For investors searching for higher yields, there is the challenge in analyzing whether dividends are...
A Good Catch for Dividend Lovers
05/25/2012 11:45 am EST
Despite recent gains, High Liner Foods still offers a tempting valuation, provided investors can stomach a lack of liquidity, writes John Heinzl, reporter and columnist for Globe Investor.
For High Liner Foods (Toronto: HLF), things have been going rather swimmingly.
Buoyed by last year’s $233 million acquisition of Icelandic USA, the Lunenburg, Nova Scotia-based processor and marketer of frozen seafood is coming off a first quarter in which sales and profits blew past estimates.
Its stock has returned 33% in the past year, including dividends, compared with a loss of 13.1% for the S&P/TSX composite index. And the shares are rated a "buy" by all three analysts who follow the company.
So is all the good news already baked into the price? Hardly. If anything, the stock is still a bit underdone, analysts say.
"A lack of liquidity is keeping most investors away, and therefore the stock trades at lower multiples than its peers," Octagan Capital analyst Bob Gibson said in a recent note, in which he reiterated his "buy" recommendation and $24 target price.
Indeed, High Liner’s voting stock, under the ticker HLF, typically trade only a few thousand shares a day on the Toronto Stock Exchange, making it a challenge to accumulate a large position quickly or sell in a hurry at a reasonable price. (The non-voting shares—HLF.A—are even less liquid; on most days not a single share changes hands.)
Yet, for investors who can live with such thin volumes, High Liner’s voting shares offer a tempting valuation, Gibson said.
The shares trade at a multiple of about 10.5 times estimated earnings over the next 12 months—a hefty discount to the average forward price-to-earnings multiple of 14.9 for comparable companies (a group that comprises Maple Leaf Foods (Toronto: MFI), Saputo (Toronto: SAP), George Weston (Toronto: WN), Cal-Maine Foods (CALM), and B&G Foods (BGS)).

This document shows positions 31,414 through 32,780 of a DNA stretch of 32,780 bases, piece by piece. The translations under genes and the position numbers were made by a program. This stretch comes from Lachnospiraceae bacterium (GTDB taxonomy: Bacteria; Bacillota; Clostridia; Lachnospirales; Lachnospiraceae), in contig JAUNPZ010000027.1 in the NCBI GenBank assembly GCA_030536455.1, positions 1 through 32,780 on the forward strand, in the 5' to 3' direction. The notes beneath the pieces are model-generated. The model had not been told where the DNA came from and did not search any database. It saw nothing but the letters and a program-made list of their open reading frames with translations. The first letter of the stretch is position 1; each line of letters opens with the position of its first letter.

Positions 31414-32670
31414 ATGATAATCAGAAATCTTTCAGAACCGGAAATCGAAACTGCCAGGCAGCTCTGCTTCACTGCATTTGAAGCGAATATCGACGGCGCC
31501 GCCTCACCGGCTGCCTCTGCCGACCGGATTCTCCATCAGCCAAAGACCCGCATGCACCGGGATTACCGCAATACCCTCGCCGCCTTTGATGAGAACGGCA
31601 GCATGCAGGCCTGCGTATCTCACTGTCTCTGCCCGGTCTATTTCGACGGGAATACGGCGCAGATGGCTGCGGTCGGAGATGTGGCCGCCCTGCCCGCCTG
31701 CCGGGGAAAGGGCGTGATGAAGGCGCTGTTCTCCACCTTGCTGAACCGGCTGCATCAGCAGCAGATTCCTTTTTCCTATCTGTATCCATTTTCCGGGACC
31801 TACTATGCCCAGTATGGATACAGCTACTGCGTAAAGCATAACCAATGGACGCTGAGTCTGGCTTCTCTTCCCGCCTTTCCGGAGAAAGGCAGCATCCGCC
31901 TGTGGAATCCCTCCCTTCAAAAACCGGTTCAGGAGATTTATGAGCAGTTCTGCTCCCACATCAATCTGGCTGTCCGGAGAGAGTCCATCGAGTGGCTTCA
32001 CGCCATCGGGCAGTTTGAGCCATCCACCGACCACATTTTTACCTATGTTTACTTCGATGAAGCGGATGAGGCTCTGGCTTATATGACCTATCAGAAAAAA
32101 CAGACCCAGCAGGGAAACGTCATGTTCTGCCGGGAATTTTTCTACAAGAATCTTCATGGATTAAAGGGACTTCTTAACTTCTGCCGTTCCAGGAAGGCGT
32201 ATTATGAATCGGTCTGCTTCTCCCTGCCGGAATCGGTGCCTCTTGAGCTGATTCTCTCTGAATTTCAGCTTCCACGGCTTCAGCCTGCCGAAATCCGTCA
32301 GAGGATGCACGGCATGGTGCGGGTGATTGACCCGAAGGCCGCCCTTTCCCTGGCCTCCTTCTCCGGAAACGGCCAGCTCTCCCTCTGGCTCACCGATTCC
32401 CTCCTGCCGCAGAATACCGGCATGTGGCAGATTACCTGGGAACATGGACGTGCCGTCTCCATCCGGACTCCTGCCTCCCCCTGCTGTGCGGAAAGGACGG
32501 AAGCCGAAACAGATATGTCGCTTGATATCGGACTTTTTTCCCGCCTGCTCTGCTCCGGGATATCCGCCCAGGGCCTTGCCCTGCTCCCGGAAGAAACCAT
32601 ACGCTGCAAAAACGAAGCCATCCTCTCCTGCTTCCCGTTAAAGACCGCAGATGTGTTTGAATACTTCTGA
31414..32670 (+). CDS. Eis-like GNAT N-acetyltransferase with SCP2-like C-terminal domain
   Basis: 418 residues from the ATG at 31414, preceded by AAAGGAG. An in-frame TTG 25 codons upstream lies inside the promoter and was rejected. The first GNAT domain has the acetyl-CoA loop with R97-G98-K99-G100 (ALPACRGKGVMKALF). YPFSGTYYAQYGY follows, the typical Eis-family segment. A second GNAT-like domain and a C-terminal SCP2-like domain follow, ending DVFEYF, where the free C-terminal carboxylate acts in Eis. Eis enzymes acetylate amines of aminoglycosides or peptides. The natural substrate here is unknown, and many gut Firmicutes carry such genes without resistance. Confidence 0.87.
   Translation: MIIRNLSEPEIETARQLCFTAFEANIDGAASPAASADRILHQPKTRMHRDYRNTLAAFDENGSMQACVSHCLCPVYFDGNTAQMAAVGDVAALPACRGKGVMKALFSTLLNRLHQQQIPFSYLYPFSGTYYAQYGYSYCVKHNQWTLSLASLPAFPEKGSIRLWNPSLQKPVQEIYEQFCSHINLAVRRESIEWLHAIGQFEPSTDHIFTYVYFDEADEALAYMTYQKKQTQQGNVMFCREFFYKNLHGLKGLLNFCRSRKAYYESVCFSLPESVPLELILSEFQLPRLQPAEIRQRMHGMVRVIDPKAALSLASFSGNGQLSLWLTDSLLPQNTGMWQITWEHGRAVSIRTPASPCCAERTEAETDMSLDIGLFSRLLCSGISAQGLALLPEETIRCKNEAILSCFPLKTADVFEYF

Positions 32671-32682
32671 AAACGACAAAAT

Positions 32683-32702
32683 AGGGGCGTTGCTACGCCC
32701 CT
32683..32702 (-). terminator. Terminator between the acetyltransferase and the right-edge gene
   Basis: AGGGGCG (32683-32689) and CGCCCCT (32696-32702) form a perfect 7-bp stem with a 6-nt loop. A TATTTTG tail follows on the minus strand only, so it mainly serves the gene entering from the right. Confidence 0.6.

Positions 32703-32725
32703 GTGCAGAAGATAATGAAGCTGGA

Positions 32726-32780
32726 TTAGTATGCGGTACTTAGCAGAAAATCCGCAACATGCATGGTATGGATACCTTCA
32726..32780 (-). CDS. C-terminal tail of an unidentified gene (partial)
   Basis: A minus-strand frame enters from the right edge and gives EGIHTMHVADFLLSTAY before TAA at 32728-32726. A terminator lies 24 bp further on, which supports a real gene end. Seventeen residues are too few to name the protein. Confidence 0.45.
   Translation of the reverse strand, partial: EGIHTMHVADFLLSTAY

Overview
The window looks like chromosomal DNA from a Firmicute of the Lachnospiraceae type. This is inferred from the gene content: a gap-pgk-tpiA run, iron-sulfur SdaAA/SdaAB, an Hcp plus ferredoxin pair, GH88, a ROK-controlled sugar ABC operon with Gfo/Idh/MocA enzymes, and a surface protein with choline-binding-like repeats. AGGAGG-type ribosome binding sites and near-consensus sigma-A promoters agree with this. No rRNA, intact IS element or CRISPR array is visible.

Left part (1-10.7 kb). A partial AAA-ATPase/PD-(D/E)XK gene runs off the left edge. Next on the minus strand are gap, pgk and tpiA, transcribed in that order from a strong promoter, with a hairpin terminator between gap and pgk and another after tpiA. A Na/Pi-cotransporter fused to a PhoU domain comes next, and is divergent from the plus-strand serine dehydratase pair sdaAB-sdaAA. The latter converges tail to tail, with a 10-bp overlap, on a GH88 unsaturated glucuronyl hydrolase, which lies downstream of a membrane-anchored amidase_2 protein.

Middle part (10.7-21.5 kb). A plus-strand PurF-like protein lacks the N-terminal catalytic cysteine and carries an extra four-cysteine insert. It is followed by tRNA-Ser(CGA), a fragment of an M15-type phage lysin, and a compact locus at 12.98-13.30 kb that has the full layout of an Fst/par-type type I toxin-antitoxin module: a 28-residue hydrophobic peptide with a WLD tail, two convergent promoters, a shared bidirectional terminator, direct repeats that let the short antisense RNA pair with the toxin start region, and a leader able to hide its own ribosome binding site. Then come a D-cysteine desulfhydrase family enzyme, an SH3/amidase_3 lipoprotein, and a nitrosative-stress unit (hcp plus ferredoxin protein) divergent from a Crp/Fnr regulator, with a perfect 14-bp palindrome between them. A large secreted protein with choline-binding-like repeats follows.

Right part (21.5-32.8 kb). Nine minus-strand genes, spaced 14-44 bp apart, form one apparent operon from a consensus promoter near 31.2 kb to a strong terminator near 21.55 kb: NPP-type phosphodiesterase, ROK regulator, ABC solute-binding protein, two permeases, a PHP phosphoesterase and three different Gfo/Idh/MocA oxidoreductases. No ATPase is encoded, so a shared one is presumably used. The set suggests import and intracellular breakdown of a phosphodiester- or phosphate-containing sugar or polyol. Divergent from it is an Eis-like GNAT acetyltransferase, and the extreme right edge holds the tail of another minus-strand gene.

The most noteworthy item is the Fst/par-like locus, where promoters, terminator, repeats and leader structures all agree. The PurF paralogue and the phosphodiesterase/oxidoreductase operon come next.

Even as High Liner’s valuation lags its peers, the company is riding several favorable waves.
Thanks to faster-than-expected cost savings from the Icelandic USA acquisition—which includes the planned closing of two underutilized plants in Burin, Newfoundland, and Danvers, Massachusetts—High Liner will "easily beat" its target for reaching $100 million in earnings before interest, taxes, depreciation, and amortization (EBITDA) by 2015, said Beacon Securities analyst Michael Mills.
It will reach that milestone "by 2013 at the latest" and possibly as early as this year. "The acquisition of Icelandic USA is looking like a home run," he said in a note, in which he upgraded his rating to "buy" from "hold" and raised his target price on the voting shares to $25 from $22.
High Liner is also enjoying success with new products, such as the Flame Savors line—called Fire Roasters in the US market—which are seared over an open flame. Flame Savors "shows potential to be our best retail product launch ever," Henry Demone, High Liner’s president and CEO, said on the May 11 conference call.
What’s more, High Liner—which buys from global suppliers and no longer catches any fish itself—stands to benefit from falling prices for several species. Cod prices, for example, are down 5% to 10%, reflecting higher quotas in many fisheries around the world and soft demand in southern Europe.
Cod is "our most important species by value, and in fact, we’re the biggest cod buyer in the world, so that’s important for us," Demone said.
Prices for Alaskan pollock, farmed shrimp, and farmed tilapia have also eased recently. The cost savings won’t filter down to High Liner’s bottom line until the second half.
Among all the positives, however, there is a downside—particularly for dividend investors. After serving up seven dividend hikes from July 2008 to May 2011, High Liner has gone more than a year without an increase as it focuses on reducing its $355.9 million debt load.
With a debt ratio of about 3.9 times forward EBITDA and free cash flow of about $40 illion a year, "it will take almost three years for High Liner to get back to a more comfortable three times debt/forward EBITDA ratio," Gibson said.
Mills is more optimistic. He said High Liner could raise its dividend by 20% in 2013. The current dividend is 40 cents annually, for a yield of about 1.9%.
"While the shares remain highly illiquid, investors that are able to establish a position are expected to be rewarded with a defensive-oriented, profitable, income-generating investment," Mills said.
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